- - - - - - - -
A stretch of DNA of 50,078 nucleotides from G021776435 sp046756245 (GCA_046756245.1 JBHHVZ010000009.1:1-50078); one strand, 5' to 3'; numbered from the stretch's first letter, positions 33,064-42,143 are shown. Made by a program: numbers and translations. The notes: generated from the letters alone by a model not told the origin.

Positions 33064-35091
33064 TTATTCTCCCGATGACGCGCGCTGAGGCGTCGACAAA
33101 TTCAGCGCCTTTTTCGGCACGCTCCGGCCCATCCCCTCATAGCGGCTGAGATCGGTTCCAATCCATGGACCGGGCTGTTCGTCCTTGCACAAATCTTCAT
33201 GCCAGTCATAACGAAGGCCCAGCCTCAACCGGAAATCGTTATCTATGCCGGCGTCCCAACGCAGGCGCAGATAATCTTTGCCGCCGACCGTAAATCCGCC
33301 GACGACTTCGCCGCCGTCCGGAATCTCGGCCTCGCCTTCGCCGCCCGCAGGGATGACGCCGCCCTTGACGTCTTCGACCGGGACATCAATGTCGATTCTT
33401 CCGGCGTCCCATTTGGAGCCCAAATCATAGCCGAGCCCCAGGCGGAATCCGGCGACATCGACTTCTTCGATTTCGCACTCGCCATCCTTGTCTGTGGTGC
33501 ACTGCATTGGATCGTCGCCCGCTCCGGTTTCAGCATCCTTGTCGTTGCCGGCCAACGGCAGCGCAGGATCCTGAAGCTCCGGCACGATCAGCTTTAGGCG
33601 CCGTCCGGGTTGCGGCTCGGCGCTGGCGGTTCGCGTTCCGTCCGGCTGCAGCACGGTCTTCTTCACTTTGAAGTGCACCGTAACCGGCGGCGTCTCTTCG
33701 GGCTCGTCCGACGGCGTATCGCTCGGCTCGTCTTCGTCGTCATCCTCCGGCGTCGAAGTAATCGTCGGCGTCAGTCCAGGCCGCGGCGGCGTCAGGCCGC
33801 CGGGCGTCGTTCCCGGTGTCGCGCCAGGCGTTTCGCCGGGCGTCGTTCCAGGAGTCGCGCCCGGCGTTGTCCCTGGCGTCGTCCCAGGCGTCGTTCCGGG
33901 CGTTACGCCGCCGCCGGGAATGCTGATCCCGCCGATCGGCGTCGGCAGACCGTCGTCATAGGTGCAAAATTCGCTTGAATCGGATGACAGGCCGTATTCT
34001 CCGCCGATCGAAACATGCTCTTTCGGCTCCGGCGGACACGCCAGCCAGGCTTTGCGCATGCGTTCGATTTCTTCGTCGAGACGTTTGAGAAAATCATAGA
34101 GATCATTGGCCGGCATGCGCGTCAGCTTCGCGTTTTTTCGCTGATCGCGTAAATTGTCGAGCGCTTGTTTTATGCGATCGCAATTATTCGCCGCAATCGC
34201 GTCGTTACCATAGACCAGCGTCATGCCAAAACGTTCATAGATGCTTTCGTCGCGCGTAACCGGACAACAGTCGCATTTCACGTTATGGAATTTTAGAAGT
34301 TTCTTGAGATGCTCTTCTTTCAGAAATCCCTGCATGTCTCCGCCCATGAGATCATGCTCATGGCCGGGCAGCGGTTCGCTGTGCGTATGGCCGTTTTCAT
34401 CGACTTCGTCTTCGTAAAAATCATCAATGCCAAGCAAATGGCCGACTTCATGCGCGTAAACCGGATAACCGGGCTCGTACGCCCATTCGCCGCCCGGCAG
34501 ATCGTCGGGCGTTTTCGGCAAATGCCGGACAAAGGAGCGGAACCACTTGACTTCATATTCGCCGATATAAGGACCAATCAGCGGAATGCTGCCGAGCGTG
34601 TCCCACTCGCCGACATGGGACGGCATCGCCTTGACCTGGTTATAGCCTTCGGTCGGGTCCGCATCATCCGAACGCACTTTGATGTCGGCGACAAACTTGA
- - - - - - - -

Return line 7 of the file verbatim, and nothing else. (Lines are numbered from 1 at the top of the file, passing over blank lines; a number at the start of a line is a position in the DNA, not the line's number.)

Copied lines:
33401 CCGGCGTCCCATTTGGAGCCCAAATCATAGCCGAGCCCCAGGCGGAATCCGGCGACATCGACTTCTTCGATTTCGCACTCGCCATCCTTGTCTGTGGTGC